Mt. Olive Knights of Columbus: Men Living Their Faith

By Henry M. Holden    

The Knights of Columbus is a global fraternal service organization for Catholic men. The organization was founded in 1882 as a mutual benefit society for working-class and immigrant Catholics in the United States. 

“Back in 1882, it wasn’t a good time to be a Catholic worker in America” said Grand Knight Tom Rohe. “There were the NINA Laws, “No Irish Need Apply.”

“Father Michael J. McGivney, a young assistant pastor of St. Mary’s Church in New Haven, CT., saw the discrimination and formed a group of Catholic men and Catholic families who would help each other since no one else would. This was during a time when there was no welfare no Social Security and basically no social services for the poor.”

On March 29, 1882, the Connecticut state legislature on officially chartered the Knights of Columbus as a fraternal benefit society. 

“His purpose in calling them together was to help Catholic men remain steadfast in their faith through mutual encouragement, and promoting closer ties of fraternity among them,” said Rohe.  He also set up a basic system of insurance so that the widows and children of members in the group who died would not find themselves in dire financial straits.

“There was no protection for the wives and the widows or children of the deceased men who back then were the only breadwinners. So, Father McGivney formed an insurance company where members dropped $.50 into a bucket each time they met. When a brother needed help, or a wife needed help because her husband died the Knights would provide for her.”

In 1968, ten men sitting around a table discussed the possibility of forming a Knights of Columbus Council in Mount Olive. With the blessings of Father Leo P. Carey, pastor of St. Jude’s Church, the formation of the Mount Olive Columbian Club became a reality.

On July 18, 1968 saw the Knights of Columbus Council 6100 established with 85 knights. The organization was well on its way to becoming one of the township’s largest with a current membership roll of 300 members. 

“It was through the efforts of many of the founding members that the Mount Olive Squires were formed,” said Rohe. On January 17, 1971 twenty-two young Catholic men put their signatures on the charter of the St. Jude Columbian Squires 2192.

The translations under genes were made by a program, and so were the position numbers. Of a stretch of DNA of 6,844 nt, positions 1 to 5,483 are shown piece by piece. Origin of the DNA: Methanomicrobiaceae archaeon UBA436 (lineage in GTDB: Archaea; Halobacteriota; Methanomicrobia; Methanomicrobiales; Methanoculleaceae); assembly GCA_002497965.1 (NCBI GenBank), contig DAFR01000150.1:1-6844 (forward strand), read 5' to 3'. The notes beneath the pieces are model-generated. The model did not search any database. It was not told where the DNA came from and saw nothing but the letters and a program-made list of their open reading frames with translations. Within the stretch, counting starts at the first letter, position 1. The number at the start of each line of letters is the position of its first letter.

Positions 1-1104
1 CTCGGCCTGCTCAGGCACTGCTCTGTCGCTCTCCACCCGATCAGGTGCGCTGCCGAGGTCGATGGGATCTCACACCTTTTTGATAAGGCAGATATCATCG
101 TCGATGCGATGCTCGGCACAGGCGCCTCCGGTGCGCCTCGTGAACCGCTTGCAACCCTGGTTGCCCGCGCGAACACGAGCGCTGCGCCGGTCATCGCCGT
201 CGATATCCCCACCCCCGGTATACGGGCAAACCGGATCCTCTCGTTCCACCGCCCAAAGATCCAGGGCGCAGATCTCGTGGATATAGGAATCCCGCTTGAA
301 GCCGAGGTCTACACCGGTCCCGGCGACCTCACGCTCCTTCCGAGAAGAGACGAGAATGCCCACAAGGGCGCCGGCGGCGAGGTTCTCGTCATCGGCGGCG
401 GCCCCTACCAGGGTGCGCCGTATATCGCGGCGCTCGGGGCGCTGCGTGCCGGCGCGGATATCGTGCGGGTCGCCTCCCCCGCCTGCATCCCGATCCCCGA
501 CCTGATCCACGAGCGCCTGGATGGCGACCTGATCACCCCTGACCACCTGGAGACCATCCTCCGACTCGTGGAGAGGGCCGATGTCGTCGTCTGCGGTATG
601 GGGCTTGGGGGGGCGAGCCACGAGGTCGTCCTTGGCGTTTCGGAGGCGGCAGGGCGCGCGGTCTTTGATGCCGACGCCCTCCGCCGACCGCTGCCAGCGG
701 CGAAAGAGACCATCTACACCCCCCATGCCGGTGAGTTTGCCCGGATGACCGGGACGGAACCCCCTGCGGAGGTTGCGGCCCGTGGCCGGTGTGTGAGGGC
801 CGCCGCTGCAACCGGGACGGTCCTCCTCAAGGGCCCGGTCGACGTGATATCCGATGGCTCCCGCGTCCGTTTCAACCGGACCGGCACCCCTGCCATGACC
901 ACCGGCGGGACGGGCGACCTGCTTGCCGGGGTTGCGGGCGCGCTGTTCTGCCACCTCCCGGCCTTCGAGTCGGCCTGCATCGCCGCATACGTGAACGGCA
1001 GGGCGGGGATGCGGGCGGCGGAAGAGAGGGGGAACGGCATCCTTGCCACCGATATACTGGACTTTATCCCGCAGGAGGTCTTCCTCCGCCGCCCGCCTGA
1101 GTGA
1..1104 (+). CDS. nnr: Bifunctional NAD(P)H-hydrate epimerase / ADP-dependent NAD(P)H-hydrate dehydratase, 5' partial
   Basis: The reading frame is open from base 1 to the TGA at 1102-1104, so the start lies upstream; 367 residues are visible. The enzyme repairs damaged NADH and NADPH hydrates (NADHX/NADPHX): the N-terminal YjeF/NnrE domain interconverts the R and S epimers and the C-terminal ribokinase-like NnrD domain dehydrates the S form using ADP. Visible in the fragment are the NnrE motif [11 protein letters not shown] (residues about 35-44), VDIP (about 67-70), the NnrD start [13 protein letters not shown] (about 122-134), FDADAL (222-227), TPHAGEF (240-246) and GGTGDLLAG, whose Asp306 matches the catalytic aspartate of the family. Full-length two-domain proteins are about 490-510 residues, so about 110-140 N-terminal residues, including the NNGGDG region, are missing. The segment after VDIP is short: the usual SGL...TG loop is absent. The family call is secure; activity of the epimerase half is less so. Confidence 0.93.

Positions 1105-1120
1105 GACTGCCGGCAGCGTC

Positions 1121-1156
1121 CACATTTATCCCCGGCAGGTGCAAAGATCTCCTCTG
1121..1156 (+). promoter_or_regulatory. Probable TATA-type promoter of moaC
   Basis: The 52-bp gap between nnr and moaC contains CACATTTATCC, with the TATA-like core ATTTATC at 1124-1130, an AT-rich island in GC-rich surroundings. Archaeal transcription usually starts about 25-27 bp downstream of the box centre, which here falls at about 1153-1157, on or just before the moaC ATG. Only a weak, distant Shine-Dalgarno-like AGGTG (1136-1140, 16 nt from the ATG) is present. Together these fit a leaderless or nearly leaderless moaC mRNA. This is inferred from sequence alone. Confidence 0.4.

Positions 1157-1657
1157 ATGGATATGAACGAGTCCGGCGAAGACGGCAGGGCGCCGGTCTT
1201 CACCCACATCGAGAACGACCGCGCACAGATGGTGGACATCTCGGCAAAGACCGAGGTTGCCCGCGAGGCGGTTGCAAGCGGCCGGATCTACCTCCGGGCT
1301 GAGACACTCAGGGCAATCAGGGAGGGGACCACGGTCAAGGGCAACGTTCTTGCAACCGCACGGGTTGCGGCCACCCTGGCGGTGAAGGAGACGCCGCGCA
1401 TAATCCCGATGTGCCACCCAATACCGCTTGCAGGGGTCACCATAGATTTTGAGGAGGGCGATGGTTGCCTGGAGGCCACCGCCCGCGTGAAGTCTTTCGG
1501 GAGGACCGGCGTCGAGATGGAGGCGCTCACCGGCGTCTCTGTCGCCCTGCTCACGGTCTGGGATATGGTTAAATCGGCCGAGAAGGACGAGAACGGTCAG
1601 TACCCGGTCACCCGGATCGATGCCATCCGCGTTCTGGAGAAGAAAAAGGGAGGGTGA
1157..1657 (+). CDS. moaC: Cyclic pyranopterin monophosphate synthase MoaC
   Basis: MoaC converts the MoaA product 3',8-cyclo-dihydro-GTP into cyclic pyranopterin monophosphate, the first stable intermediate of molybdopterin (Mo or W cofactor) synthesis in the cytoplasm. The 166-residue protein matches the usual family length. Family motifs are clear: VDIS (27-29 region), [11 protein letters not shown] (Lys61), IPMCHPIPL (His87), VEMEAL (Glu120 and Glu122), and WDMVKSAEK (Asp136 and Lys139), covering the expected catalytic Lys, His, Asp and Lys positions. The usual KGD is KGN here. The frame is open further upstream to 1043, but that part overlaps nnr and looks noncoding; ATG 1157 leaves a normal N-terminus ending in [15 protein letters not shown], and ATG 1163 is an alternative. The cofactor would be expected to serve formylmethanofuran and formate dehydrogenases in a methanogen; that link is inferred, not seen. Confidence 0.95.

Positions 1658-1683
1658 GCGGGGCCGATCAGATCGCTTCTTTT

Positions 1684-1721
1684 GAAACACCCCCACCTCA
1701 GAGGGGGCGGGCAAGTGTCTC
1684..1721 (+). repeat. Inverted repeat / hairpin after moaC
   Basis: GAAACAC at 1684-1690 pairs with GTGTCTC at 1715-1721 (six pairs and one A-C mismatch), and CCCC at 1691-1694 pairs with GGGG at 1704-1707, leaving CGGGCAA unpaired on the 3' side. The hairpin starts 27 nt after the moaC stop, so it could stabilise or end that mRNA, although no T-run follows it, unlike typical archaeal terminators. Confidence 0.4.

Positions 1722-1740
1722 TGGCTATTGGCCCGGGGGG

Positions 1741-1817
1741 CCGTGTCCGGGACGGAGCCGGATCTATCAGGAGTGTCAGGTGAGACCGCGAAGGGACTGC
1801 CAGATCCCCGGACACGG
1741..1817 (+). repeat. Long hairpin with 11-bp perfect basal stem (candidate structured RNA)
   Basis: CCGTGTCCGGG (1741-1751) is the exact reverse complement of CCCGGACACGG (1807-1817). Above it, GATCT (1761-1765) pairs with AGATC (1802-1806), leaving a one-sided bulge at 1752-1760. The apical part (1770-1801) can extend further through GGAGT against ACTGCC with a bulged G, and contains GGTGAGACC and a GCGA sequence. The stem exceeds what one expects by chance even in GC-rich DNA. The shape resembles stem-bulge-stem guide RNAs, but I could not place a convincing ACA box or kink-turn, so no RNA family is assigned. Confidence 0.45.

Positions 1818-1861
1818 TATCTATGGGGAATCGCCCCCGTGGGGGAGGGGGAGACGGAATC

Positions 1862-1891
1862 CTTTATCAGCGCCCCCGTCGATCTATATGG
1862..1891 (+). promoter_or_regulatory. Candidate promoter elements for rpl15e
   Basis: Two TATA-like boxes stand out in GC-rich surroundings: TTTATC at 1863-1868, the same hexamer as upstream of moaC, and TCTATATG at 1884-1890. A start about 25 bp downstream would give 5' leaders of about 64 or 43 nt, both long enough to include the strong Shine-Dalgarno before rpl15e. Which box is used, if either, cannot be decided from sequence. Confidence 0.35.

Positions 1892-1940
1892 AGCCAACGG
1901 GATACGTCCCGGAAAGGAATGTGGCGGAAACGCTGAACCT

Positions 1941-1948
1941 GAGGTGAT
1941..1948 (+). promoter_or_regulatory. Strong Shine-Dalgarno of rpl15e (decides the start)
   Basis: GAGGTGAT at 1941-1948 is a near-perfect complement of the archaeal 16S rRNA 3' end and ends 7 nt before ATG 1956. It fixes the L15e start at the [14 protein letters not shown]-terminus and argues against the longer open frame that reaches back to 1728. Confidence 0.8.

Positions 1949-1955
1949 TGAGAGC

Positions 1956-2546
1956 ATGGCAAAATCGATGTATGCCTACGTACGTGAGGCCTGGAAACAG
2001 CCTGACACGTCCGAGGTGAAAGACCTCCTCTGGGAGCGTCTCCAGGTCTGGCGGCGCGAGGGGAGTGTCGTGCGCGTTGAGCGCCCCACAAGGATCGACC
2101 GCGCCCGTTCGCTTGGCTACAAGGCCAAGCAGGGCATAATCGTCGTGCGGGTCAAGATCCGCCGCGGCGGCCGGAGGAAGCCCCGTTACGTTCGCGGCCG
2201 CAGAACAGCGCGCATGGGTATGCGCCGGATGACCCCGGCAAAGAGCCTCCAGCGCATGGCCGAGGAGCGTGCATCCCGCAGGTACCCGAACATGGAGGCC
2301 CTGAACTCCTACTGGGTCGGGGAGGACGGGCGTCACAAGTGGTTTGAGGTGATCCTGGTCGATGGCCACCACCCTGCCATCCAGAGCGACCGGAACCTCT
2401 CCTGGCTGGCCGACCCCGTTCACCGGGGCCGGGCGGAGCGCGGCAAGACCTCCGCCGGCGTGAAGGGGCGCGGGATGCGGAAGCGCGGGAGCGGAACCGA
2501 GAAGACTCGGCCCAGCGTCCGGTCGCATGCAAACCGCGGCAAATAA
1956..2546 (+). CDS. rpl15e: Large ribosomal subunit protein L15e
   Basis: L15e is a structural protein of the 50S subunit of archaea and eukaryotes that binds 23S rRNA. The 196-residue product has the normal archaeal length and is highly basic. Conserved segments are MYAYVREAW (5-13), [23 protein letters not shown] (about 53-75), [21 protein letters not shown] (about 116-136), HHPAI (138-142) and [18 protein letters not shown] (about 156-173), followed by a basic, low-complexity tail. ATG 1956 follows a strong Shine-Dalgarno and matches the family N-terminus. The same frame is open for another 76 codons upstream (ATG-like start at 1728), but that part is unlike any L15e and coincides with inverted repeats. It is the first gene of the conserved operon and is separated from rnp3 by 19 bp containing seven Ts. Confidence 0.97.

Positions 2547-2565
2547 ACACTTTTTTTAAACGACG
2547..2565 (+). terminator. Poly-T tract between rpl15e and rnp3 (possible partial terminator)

“The Squires is a youth group that’s affiliated with the Knights of Columbus. They range in age from 10 through 18,” said Rohe. “We are a faith-based organization, that serves God and our fellow man. We try and teach these boys leadership skills. We feel the quality of the young men that come out of this program is probably better than ever because it takes so much more to make it happen.” 

1998 saw the renaming of the council. Prior to that it was known as the Men’s Council of the Knights of Columbus. 

“When our former chaplain Father Joseph Cassidy passed away, we wanted some way to honor and remember him so we renamed the council on July 26, 1998 as the Father Joseph A. Cassidy Council 6100,” said Rohe.

Today, the Knights of Columbus is 15,900 councils and 1.9 million members throughout the United States, Canada, the Philippines, Mexico, Europe, and the countries in the Caribbean, and South Pacific.

Their charitable activities encompass local, national and international projects. From international charitable partnerships with Special Olympics, the Global Wheelchair Mission, and Habitat for Humanity, to our own Food for Families and Coats for Kids projects and other local charities. The opportunity to work together with fellow Knights and their families is virtually endless. 

In 2017, the Knights of Columbus set a new all-time record for the 19th consecutive year. Charitable donations increased from $177 million in 2016, to a new total of $185,652,989 in 2017. “In addition, we achieved our highest level of charitable service in 2017, volunteering more than 75 million hours of service.”

“The founding officers of the fledgling organization chose the name “Knights of Columbus” because they felt that, as a Catholic group, it should relate to Christopher Columbus, the Catholic discoverer of America,” said Rohe. “This would emphasize that it was a Catholic who discovered, explored, and colonized the North American continent. At the same time “Knights” would signify that the membership embodied knightly ideals of spirituality and service to Church, country and fellowman.”

One hundred thirty-eight years later, the Knights is still true to its founding principles of spirituality and service to Church, country and fellowman. “Join us and you can make a difference,” said Rohe.


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